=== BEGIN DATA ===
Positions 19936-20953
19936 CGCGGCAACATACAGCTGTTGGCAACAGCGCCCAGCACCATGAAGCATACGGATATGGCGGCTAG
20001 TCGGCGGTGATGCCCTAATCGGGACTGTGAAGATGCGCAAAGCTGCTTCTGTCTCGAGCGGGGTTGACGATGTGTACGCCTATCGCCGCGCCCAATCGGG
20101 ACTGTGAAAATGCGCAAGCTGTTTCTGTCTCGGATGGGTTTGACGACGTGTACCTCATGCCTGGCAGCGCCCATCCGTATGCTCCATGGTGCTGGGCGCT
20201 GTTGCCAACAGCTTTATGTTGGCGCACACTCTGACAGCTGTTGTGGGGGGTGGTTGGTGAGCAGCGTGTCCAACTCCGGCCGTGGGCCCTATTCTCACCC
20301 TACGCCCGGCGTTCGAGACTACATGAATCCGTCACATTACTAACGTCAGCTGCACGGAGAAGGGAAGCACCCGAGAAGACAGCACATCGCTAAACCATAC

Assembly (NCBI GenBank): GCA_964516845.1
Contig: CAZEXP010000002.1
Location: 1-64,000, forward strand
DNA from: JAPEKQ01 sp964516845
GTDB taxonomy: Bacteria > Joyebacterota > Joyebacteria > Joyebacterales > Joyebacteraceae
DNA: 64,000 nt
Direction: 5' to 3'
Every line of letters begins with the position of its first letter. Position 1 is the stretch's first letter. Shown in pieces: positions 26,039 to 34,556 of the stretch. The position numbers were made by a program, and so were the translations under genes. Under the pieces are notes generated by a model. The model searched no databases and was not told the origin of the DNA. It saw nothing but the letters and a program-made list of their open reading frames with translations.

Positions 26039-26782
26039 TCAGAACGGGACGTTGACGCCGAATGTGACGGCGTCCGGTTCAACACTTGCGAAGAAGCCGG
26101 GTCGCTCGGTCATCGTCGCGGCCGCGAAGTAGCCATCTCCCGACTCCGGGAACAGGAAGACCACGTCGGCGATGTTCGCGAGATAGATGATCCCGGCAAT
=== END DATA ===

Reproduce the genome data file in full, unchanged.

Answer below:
Positions 19936-20953
19936 CGCGGCAACATACAGCTGTTGGCAACAGCGCCCAGCACCATGAAGCATACGGATATGGCGGCTAG
20001 TCGGCGGTGATGCCCTAATCGGGACTGTGAAGATGCGCAAAGCTGCTTCTGTCTCGAGCGGGGTTGACGATGTGTACGCCTATCGCCGCGCCCAATCGGG
20101 ACTGTGAAAATGCGCAAGCTGTTTCTGTCTCGGATGGGTTTGACGACGTGTACCTCATGCCTGGCAGCGCCCATCCGTATGCTCCATGGTGCTGGGCGCT
20201 GTTGCCAACAGCTTTATGTTGGCGCACACTCTGACAGCTGTTGTGGGGGGTGGTTGGTGAGCAGCGTGTCCAACTCCGGCCGTGGGCCCTATTCTCACCC
20301 TACGCCCGGCGTTCGAGACTACATGAATCCGTCACATTACTAACGTCAGCTGCACGGAGAAGGGAAGCACCCGAGAAGACAGCACATCGCTAAACCATAC

Assembly (NCBI GenBank): GCA_964516845.1
Contig: CAZEXP010000002.1
Location: 1-64,000, forward strand
DNA from: JAPEKQ01 sp964516845
GTDB taxonomy: Bacteria > Joyebacterota > Joyebacteria > Joyebacterales > Joyebacteraceae
DNA: 64,000 nt
Direction: 5' to 3'
Every line of letters begins with the position of its first letter. Position 1 is the stretch's first letter. Shown in pieces: positions 26,039 to 34,556 of the stretch. The position numbers were made by a program, and so were the translations under genes. Under the pieces are notes generated by a model. The model searched no databases and was not told the origin of the DNA. It saw nothing but the letters and a program-made list of their open reading frames with translations.

Positions 26039-26782
26039 TCAGAACGGGACGTTGACGCCGAATGTGACGGCGTCCGGTTCAACACTTGCGAAGAAGCCGG
26101 GTCGCTCGGTCATCGTCGCGGCCGCGAAGTAGCCATCTCCCGACTCCGGGAACAGGAAGACCACGTCGGCGATGTTCGCGAGATAGATGATCCCGGCAAT